Manual Therapy

Hands-on physical therapy including soft tissue mobilization, trigger point pressure, myofascial release, nerve mobilization, and urogenital mobilization is performed to lengthen the muscles and relieve pain.


An external sensor measures the strength of muscle contractions and displays it on the screen. It helps assess your condition and monitor the improvement over time.

Dry Needling

It is muscle stimulation through a fine (acupuncture) needle. Dry needling is a safe, painless procedure. Needle insertion may be slightly discomforting initially, but you'll soon get comfortable. It can be done alone, or alongside electrical muscle stimulation.


Electrical modalities such as TENS and Ultrasound are used in pelvic floor therapy to stimulate the muscles and enhance healing.

Vaginal Dilators and Weighted Cones

Various devices are inserted inside the vagina to train the muscles by stretching or strengthening them. When getting Pelvic Floor Therapy, you must know that there is no 'one size fits all' physiotherapy regime. Your therapist will decide the combination and intensity of the treatment approach most suitable for you, based on your medical history and their own expertise. Put your trust in your therapist and focus on doing your part in getting better. Note: As much as your pelvic floor needs to be exercised, it is also prone to fatigue leading to the same problems caused by dysfunction. Therefore, refrain from overworking these muscles.


Here are some health conditions that can benefit from pelvic floor therapy:
    • Constipation
A specific muscle in your pelvic floor relaxes enough to let the stool pass, and tones enough to support the rectum during defecation. Dysfunction of this muscle can lead to constipation. It can be treated with physical therapy alongside dietary modifications to soften the stool for ease of passage.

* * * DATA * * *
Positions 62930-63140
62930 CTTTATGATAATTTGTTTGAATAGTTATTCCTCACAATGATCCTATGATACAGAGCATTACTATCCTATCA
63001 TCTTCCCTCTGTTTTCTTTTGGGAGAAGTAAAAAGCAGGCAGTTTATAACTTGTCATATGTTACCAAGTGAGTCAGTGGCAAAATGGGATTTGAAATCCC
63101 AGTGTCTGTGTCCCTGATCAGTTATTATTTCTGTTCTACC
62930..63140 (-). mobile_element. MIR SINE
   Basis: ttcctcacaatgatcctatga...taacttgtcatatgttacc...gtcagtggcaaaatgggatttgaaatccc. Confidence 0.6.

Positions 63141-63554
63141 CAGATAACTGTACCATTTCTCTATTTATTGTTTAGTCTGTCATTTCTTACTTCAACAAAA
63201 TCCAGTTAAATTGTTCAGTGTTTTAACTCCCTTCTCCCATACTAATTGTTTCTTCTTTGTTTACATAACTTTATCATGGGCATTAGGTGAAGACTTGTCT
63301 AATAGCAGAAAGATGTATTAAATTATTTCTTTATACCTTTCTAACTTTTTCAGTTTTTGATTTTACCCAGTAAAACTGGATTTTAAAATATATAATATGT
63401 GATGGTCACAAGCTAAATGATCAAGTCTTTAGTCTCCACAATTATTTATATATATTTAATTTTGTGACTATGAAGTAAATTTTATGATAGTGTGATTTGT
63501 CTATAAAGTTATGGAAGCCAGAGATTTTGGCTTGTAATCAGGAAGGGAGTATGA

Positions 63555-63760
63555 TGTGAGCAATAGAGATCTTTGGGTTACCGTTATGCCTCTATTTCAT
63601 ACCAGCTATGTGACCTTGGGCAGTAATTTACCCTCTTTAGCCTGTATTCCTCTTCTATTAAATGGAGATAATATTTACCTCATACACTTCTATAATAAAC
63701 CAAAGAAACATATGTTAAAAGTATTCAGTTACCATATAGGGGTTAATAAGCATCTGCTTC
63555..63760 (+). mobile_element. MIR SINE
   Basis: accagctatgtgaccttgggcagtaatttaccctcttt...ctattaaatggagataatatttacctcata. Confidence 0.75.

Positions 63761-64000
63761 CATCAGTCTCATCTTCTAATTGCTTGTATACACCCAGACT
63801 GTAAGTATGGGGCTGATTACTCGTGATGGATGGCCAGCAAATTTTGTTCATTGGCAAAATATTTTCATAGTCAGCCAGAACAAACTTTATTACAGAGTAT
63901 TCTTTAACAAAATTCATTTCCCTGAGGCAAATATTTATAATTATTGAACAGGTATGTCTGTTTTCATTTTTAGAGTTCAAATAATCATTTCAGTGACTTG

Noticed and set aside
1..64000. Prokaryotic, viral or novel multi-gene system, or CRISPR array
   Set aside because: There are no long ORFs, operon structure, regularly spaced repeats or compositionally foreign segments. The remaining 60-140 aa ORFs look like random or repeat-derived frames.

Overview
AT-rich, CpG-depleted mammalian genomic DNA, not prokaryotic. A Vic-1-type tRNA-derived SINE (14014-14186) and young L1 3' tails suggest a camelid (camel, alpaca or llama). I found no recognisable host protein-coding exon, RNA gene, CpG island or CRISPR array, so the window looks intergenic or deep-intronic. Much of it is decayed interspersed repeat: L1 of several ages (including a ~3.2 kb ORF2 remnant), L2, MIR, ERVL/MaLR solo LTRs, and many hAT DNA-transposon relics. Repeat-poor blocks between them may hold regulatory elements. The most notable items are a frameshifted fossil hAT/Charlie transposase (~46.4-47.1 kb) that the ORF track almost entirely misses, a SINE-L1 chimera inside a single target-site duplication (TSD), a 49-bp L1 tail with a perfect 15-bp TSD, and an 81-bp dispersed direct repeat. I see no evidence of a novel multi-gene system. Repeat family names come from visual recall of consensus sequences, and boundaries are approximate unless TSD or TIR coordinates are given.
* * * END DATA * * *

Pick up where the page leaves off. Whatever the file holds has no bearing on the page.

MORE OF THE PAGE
• Nocturnal enuresis
Bedwetting after a certain age is not normal and is often caused by pelvic floor dysfunction. Only 15% of children are spontaneously cured, while the rest of them need some kind of treatment. Pediatric pelvic floor therapy has a 92% cure rate for bedwetting in growing children.
    • Overactive bladder
Involuntary bladder contractions cause urgency, frequent urination, and dribbling even when your bladder is not full. Therapeutic training for bladder retaining enhance bladder control and curb the frequency of urination.
    • Fecal Incontinence
Soiling can happen for a number of reasons e.g., postpartum complication, diarrhea, constipation, or weak pelvic floor muscles. Do not shy away from consulting a professional as it is a common problem, completely curable in most cases.
    • Erectile Dysfunction
1 in 3 men experience erectile dysfunction once in their lifetime. Strengthening the pelvic floor muscles aid in achieving an erection, maintaining it, and avoiding premature ejaculation.
    • Dyspareunia/Vaginismus
Vaginal pain during or after penetration is a common problem. Physical therapeutic techniques such as relaxation, stretching of the pelvic floor, and behavioral modifications can make it all go away. Seek pelvic floor therapy to improve your sexual health.